by David Kopel
Aug. 2, 2003
A continuing theme of letters I receive is media bias about religion. One type of letter accuses the media of anti-religious bias, especially anti-Catholic bias. A second type of letter accuses the media of pro-religious bias, especially pro-Catholic bias. The answer, I'd suggest, is neither: Media treatment of religion tends to be hostile when religions defy politically correct dogma, and supportive when religion supports PC dogma.
For example, the sexual conservatism of the Catholic church and of some Protestant denominations is anathema to PC values. While the scandal of Catholic bishops protecting pederast priests is very newsworthy, some news articles work extra hard to point a finger of sexual guilt at certain sects.
Early last month, for example, the U.S. Supreme Court ruled that California could not retroactively eliminate the statute of limitations on sex crimes. The ruling benefited about 800 accused criminals. Of those 800, only a tiny fraction were religious leaders, but in the Associated Press article that appeared in the Rocky Mountain News(July 4), two of the seven defendants identified were priests, and a third was a Baptist minister.
On the other hand, the Newshas been loaded with stories about Juan Diego, the Mexican Indian who was reported to have seen a series of miraculous visions of the Virgin Mary near Mexico City during the winter solstice in 1531. The number of words the Newshas dedicated to Juan Diego during the last year has come close to the volume he's gotten in the Denver Catholic Register. Last summer at a ceremony in Mexico, the pope canonized Juan Diego as a saint, to which the Newsdevoted 15 stories.
Crypto-Catholicism on the part of the News? No, just good business sense. General circulation newspapers are working very hard to expand their readership beyond their most reliable core (middle-age white males), so Juan Diego offered the Newsan opportunity to showcase itself to the many Coloradans of Mexican descent.
More recently, both Denver dailies have been laden with stories about three women who vandalized a missile silo. Since the vandals were nuns who were espousing a far-left cause, media coverage of their alleged sanctity was fawning.
A long front-page story in The Sunday Denver Post(July 20) announced in two headlines that "God's work" was facing "Man's judgment." But it was mere speculation that vandalizing defense facilities actually is "God's work." Catholic doctrine has accepted the concept of "just war" for many centuries, and statements from the Vatican and from the American bishops have both acknowledged the legitimacy of the possession (but not use) of nuclear weapons.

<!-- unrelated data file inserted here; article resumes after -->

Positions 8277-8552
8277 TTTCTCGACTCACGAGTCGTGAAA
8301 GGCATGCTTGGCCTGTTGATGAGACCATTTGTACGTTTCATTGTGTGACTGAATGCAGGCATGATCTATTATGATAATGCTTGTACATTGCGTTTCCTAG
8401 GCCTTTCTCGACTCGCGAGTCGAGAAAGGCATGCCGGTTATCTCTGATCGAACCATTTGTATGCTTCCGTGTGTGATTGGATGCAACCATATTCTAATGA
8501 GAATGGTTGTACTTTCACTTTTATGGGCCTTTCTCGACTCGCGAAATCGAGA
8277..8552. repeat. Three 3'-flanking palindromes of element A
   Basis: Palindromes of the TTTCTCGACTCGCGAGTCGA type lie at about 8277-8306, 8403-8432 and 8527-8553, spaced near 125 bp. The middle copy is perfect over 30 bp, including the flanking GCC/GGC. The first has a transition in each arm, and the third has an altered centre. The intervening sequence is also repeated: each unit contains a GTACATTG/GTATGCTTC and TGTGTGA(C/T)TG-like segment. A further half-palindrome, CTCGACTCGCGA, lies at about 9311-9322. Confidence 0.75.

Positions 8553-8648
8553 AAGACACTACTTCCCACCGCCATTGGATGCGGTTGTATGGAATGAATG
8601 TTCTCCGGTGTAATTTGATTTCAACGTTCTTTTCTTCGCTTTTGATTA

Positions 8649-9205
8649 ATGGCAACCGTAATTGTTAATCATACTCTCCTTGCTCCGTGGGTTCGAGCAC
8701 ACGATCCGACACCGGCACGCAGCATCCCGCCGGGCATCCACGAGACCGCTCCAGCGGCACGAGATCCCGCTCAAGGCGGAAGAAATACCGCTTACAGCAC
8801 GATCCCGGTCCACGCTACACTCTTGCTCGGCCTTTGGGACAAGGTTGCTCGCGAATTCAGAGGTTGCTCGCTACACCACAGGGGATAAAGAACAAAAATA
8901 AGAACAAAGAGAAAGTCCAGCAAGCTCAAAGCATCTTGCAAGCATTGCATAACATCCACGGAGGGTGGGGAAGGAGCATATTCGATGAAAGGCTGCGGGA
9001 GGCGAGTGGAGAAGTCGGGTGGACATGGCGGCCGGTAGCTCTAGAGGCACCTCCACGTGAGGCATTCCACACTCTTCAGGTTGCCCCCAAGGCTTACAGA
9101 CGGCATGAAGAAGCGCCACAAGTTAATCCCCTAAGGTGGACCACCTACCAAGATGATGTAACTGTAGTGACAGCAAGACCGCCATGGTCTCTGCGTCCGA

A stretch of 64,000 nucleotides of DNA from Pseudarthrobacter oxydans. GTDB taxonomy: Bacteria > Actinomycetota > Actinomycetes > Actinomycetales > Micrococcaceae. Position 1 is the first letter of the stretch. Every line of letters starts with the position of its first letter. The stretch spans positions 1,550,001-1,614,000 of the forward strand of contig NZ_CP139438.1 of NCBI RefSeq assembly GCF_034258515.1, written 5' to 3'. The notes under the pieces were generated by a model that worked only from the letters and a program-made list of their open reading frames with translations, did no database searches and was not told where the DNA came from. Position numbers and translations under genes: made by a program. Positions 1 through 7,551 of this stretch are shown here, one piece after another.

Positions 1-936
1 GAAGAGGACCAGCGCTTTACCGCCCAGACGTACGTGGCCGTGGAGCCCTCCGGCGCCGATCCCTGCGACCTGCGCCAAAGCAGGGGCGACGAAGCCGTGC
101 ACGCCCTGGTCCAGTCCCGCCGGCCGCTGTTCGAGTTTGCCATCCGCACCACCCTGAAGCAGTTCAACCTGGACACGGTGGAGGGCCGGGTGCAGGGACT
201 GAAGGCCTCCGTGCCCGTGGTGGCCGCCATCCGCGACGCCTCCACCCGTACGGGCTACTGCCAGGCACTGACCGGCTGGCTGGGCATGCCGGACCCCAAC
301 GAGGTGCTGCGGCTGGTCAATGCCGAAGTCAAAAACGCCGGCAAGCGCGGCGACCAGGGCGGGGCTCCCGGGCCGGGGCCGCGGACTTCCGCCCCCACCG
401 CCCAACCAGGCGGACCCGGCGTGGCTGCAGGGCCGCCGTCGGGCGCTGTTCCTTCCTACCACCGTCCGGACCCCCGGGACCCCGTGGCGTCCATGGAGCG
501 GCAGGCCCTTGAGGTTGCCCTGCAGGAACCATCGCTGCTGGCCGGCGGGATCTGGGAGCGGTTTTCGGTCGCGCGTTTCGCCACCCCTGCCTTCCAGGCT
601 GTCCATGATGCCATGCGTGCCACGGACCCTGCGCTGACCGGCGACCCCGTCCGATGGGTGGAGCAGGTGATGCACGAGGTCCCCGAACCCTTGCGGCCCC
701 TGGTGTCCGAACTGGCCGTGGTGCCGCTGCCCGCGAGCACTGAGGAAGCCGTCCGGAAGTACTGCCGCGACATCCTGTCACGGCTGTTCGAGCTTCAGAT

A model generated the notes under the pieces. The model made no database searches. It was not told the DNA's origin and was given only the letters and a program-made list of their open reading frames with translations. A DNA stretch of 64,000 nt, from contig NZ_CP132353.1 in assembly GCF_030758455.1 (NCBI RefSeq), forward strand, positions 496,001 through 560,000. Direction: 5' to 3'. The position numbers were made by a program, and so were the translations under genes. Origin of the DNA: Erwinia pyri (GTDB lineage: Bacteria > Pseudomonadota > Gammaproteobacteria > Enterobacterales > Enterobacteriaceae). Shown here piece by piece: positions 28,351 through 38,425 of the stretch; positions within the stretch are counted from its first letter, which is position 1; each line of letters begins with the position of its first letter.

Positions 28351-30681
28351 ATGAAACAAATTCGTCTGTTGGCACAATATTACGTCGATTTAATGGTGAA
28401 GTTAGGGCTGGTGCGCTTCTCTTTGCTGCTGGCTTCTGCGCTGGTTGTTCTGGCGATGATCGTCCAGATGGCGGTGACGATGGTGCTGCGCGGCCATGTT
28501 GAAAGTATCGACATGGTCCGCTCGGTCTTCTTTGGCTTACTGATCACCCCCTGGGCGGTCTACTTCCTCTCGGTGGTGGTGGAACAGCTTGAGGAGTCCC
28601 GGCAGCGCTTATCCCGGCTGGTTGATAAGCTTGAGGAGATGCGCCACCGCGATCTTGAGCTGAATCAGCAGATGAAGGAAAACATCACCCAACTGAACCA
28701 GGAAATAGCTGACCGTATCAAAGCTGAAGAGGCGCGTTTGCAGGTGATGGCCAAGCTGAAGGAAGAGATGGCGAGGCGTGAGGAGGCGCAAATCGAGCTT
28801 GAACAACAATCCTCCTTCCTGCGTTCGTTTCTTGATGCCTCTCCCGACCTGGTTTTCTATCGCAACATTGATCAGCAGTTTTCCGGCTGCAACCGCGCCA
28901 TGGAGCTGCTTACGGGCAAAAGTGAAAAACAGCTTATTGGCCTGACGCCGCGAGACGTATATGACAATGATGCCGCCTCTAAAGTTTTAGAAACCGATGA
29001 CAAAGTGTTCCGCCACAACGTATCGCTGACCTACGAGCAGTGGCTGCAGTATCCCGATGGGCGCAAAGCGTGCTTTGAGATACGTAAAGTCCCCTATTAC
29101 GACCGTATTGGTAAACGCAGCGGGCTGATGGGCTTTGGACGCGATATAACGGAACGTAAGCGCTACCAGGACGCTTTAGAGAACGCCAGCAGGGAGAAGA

Even if mainstream Catholic doctrine agreed with the vandals that the United States is comparable to Nazi Germany, a secular newspaper has no business declaring that somebody's criminal acts constitute "God's work."
Of course the vandals sincerely believe that they are doing God's work and the text of the story accurately described that belief - without taking a position on whether the crimes actually were divinely ordained.
The Newsannounced in its early July 26 edition that the nuns had been sentenced "for protesting for peace." As a letter writer (July 29) pointed out [and the Newsclarified in later editions of the July 26 paper], the sentencing was for breaking into a defense facility and damaging property. It's perfectly possible to carry out protests near defense facilities without perpetrating crimes, as the July 26 demonstrations at Colorado missile bases proved.
Three articles in the Newsthis spring described the vandals' group, Sacred Earth and Space Plowshares II, as "a national movement." But running the group's name through Google revealed that the signers of the statement for this "national movement" consist of the three vandals, plus one other person. Certainly the broader Plowshares movement, founded in 1980 by the radical ex-priest Philip Berrigan, is a national movement, but the Newswas too credulous in accepting the vandals' claim that their micro-cell was a "national movement."
Postlegal reporter Howard Pankratz's well-informed coverage of the legal issues in the case was far superior to the generally perfunctory analysis provided by the News.
Local columnists Mike Littwin, Diane Carman (three) and Jim Spencer weighed in on the nuns' tale, and as usual, their views were nearly indistinguishable.
As usual, Postcolumnist Spencer wrote the most mean-spirited column, using childish and implausible invective; he called U.S. Attorney John Suthers "brain dead," with "too little on his plate and not much more in his head." Suthers graduated magna cum laude from the University of Notre Dame, and whatever his flaws, stupidity is certainly not one of them.
There have been 20 news stories about the vandals in the News so far in 2003. To the extent that the stories quoted attorneys, they presented a fair mix of statements from the defense lawyers and the prosecutors. Many of the stories also included comments from supporters of the vandals. Not one of these stories included a single word from any ordinary citizen who was critical of the vandals or their actions in any way.
In contrast, the Post's"God's work" article had a few sentences acknowledging that some people "scorn" the vandals' attitudes and methods, and quoted criticism from the national chair of the Council of Major Superiors of Women Religious.
Coverage of the religious issues was weak all around. Except for a Newsopinion column by Mike Rosen, which briefly cited traditional Catholic theologian Michael Novak, the vandals' eccentric theological claims were never challenged.